And just because we can’t resist, here’s Robbie “auditioning” for our production of Into the Woods last year:

Sep. 18, 2014

“Frank N. Furter is like the Hamlet of musical theatre roles:” A Rocky Horror Throwback

Leave a comment
Jef Valentine as Dr. Frank N. Furter. Photo by Kevin Whittaker.

Jef Valentine played Dr. Frank N. Furter in Ray of Light’s 2008 production of The Rocky Horror Show. Here, he recalls the highs of performing a cult classic for a rabid audience.

When Jason Hoover asked me to contribute a “Throwback Thursday” for Ray of Light Theatre, I was happy to oblige.  We met on their production of The Rocky Horror Show in 2008 and it remains among my favorite theatrical experiences.  The only thing I knew about the company prior to that was the buzz from their production of “Bat Boy”, which was apparently incredible.  Frank N. Furter is sort of the Hamlet of musical theatre  roles for any actor with a hedonistic streak and a penchant for high heels, so I strapped mine on and auditioned at a Filipino community center at 10am in a full face of warpaint.  Aside from Leanne Borghesi, who made her drag king debut as Eddie, I didn’t know a single person involved with the show, but many enduring friendships were about to be formed.  ROLT had always wanted to produce RHS and the excitement was running high. Artistic director Shane Ray oversaw the show with vision, enthusiasm and impressive tact.  Musical director Ben Prince and his kick-ass band brought the music to life.  The cast was packed with extraordinary singers and after Cate Caplin had choreographed the show within an inch of its life, it ran like a scantily clad machine (gloriously underdressed by Mark Koss).  The contribution of Dustin Snyder’s rock star lighting cannot be overstated.  A former vaudeville house and intimate movie palace, the Victoria Theatre was the perfect venue.   The crazy talented cast dove in and quickly made these iconic characters their own.  I made my entrance five numbers in, but I was always in the wings in time for the opening number.  The pyrotechnic vocals of our usherette trio never failed to produce goosebumps and listening to what the audience shouted out during “Science Fiction, Double Feature” would tell me who we were dealing with that night.  Was the audience here to experience the play?  Did they have fresh wisecracks to yell or had they learned their part from the participation album?  Were they drunk?  We got some of each.  The call-outs were sometimes hilarious, often annoying.  I had a bitchslap for the chatty ones early in the evening.  Beyond that, the story took over and the train was just moving too fast.  As Brad Majors, Jason must have had the worst of it.  How many times can you be called asshole while you’re just trying to play your part? (Who knew this would be his last stage appearance with ROLT and he would soon be artistic director of the company?)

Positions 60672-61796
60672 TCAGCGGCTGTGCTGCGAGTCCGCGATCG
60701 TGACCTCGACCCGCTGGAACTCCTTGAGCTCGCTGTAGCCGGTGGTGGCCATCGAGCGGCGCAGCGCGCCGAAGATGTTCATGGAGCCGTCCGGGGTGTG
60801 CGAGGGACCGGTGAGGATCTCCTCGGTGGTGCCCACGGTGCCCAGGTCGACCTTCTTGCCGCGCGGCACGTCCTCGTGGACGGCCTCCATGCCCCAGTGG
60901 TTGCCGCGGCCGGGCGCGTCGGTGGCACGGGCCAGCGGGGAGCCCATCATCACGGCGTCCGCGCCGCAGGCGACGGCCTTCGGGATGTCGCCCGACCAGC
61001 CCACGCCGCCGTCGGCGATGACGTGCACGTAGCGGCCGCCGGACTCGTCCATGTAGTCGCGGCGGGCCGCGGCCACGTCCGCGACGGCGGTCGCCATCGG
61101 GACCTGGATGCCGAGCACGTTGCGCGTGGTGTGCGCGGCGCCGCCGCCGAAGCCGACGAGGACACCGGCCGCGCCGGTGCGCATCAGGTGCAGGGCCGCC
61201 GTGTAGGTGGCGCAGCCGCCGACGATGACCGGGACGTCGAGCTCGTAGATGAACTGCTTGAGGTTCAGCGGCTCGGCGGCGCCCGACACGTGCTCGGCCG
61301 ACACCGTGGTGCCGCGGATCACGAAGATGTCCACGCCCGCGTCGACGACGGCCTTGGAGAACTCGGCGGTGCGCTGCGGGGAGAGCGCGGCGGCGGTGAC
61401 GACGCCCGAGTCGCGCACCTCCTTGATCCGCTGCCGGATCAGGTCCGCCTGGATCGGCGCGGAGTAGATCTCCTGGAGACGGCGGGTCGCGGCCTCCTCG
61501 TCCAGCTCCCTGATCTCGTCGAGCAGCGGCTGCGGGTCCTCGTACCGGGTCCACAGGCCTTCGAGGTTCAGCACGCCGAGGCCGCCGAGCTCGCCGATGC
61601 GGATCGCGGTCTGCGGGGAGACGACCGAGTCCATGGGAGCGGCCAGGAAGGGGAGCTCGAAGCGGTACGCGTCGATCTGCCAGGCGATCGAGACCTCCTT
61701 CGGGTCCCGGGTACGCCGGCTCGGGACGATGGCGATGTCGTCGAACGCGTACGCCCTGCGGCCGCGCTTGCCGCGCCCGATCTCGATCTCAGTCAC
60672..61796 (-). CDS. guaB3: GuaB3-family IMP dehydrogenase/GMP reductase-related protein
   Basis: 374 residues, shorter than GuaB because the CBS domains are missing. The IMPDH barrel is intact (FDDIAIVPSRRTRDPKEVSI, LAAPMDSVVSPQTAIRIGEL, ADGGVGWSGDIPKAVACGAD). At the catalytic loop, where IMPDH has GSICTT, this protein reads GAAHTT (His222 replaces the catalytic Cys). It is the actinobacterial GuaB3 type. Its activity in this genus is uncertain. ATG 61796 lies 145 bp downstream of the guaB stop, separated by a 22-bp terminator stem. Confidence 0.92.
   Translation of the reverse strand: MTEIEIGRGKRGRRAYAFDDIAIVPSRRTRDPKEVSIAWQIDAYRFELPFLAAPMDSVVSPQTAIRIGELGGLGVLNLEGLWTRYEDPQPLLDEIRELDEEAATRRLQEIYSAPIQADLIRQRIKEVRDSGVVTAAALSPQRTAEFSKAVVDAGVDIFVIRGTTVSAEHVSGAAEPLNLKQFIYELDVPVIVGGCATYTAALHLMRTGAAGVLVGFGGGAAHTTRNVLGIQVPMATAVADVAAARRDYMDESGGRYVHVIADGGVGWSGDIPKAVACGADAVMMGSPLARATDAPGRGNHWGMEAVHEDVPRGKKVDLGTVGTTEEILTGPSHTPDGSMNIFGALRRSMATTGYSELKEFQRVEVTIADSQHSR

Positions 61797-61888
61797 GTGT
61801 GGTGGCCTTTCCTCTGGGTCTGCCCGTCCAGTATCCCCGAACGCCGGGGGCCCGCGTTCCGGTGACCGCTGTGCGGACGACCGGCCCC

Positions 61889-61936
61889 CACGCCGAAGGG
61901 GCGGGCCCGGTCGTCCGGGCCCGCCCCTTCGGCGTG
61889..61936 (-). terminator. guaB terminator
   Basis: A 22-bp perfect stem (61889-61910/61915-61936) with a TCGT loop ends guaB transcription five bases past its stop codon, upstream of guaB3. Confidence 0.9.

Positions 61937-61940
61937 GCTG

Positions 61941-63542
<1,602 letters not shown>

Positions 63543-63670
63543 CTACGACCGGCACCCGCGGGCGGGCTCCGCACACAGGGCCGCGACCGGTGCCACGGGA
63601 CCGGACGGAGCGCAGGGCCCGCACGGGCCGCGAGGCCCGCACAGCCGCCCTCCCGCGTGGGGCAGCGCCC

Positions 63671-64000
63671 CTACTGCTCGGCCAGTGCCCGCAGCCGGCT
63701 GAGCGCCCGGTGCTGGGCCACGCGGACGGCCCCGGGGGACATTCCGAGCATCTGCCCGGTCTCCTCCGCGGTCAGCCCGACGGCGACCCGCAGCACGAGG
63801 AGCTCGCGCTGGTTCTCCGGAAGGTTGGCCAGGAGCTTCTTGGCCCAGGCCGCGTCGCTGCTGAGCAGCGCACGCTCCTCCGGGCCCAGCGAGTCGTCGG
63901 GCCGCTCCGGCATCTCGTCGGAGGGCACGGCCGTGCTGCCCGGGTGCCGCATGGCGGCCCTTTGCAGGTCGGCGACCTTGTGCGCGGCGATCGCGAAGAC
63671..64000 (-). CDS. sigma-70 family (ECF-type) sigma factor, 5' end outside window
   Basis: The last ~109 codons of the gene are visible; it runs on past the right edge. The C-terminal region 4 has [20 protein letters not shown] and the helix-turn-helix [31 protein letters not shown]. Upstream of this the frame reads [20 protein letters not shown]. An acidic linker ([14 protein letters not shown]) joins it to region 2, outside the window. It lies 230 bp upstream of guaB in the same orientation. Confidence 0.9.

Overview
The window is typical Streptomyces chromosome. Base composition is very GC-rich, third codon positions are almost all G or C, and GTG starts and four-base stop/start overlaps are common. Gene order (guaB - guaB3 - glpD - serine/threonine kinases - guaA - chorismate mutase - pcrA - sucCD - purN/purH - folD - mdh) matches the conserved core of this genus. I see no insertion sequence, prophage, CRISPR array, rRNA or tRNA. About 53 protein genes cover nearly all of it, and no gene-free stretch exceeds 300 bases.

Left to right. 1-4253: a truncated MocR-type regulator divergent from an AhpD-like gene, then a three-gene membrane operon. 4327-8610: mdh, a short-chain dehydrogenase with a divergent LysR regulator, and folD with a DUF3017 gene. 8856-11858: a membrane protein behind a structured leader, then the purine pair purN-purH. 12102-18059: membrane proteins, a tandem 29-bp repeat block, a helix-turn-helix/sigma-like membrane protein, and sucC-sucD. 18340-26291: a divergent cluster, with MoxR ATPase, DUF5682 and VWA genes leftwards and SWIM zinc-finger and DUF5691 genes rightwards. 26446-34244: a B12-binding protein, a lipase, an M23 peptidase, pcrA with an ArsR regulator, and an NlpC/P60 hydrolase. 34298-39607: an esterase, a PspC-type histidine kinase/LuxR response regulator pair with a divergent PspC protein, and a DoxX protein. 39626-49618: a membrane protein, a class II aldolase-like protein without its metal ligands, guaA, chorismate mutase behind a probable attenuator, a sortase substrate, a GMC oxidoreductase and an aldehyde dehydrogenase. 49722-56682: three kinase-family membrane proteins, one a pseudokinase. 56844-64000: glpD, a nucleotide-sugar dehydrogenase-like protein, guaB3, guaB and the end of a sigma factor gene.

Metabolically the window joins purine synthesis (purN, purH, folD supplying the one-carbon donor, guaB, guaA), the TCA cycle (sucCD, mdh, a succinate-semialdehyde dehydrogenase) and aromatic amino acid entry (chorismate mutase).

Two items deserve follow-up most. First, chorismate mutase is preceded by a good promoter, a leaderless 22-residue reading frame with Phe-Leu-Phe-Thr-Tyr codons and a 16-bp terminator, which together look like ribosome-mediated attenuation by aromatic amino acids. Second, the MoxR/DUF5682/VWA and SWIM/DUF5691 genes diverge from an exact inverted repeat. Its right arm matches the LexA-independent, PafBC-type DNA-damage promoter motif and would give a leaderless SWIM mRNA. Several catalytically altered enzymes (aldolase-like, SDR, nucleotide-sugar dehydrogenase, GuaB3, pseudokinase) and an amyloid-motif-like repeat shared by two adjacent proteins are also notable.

Though a longtime fan of the film and Richard O’Brien’s fantastic score, I gained a new appreciation for just how clever and economical the script is.  The show dispenses with the obligatory applause that divides most musicals into predictable chunks, keeping the action moving at a fierce pace.  Except for a moment in the middle of “Sweet Transvestite”, Frank is too busy dashing off to his next destination to wait for signs of approval.  His second song is interrupted by the entrance of a motorcycle.  He terminates the following song with a chainsaw.  His floorshow is cut short by a ray gun.  The message?  Keep up people, this ride ain’t stopping until he’s “Going Home”! I compare being in The Rocky Horror Show to participating in a Nativity scene at Christmas.  The archetypes are in place for a religious experience and most attendees arrive full of the spirit, ready for a catharsis.  I have to admit I’ve learned more relevant life lessons from these characters than most found in the bible.  Though the cross-dressing has largely lost its shock value since Tim Curry’s highly original and genuinely transgressive performance, quaintness does not diminish the message.  Don’t dream it, BE it.  The character is now about as easy to reinvent as Santa Claus or Stanley Kowalski, but it demands to be revisited.   I’ve seen many productions of the play and the best ones honor the traditions, while making the interpretation feel personal.  Looking into the faces of these sexy, hilarious people I was sharing the stage with, the “classic” line readings went out the window as we talked to each other.  The spell was cast and it felt like it was happening for the first time.  I didn’t go out of my way to be shocking.  I just meant to relish every operatic gesture, chasing every shiny object in sight and expecting constant gratification.  Gloria Swanson when it suited me, a lumbering dude in underwear when it didn’t.  Here is a self-absorbed Dionysus whose passion is so contagious that those burned by coming too close don’t seem to regret the experience.  Of course, Eddie isn’t available for comment and those insubordinate servants have gone to a distant planet.

Since our production, I’ve become friends with original cast member Patricia Quinn, who has indulged my every nerdy question about the show’s genesis and phenomenon.  I agree with her that the spirit of the delivery should always be earnest, never vulgar.  Despite the elaborate sexual subtext, the show is a surprisingly kid-friendly romp with B-movie inspirations and high-stakes.  Garter belts or not; the gun is still THE GUN!  For me, the show is ruined when Brad and Janet are played like idiots.  This is a comedy of manners.  How does one behave correctly in the laboratory of a transvestite scientist?  And how can you not love a play that answers existential angst with “don’t get hot and flustered, use a bit of mustard”?  This followed by a dose of mystery substance, which incapacitates its target with pleasure.  In our show, Kit Farrell as Columbia managed a two-minute orgiastic exit under its influence, which never failed to get a hearty round of applause.  Waste not/want not, I ran a finger across the end of the “mustard” dispenser and rubbed it on my gums, which got a laugh.  Then one night my nostril got close enough to the barrel of the futuristic looking device that our sound designer Sharon Boggs shot the gun off, sending it up my nose and me off on a trip of my own.  I have never laughed that hard onstage before or since.  We kept that bit.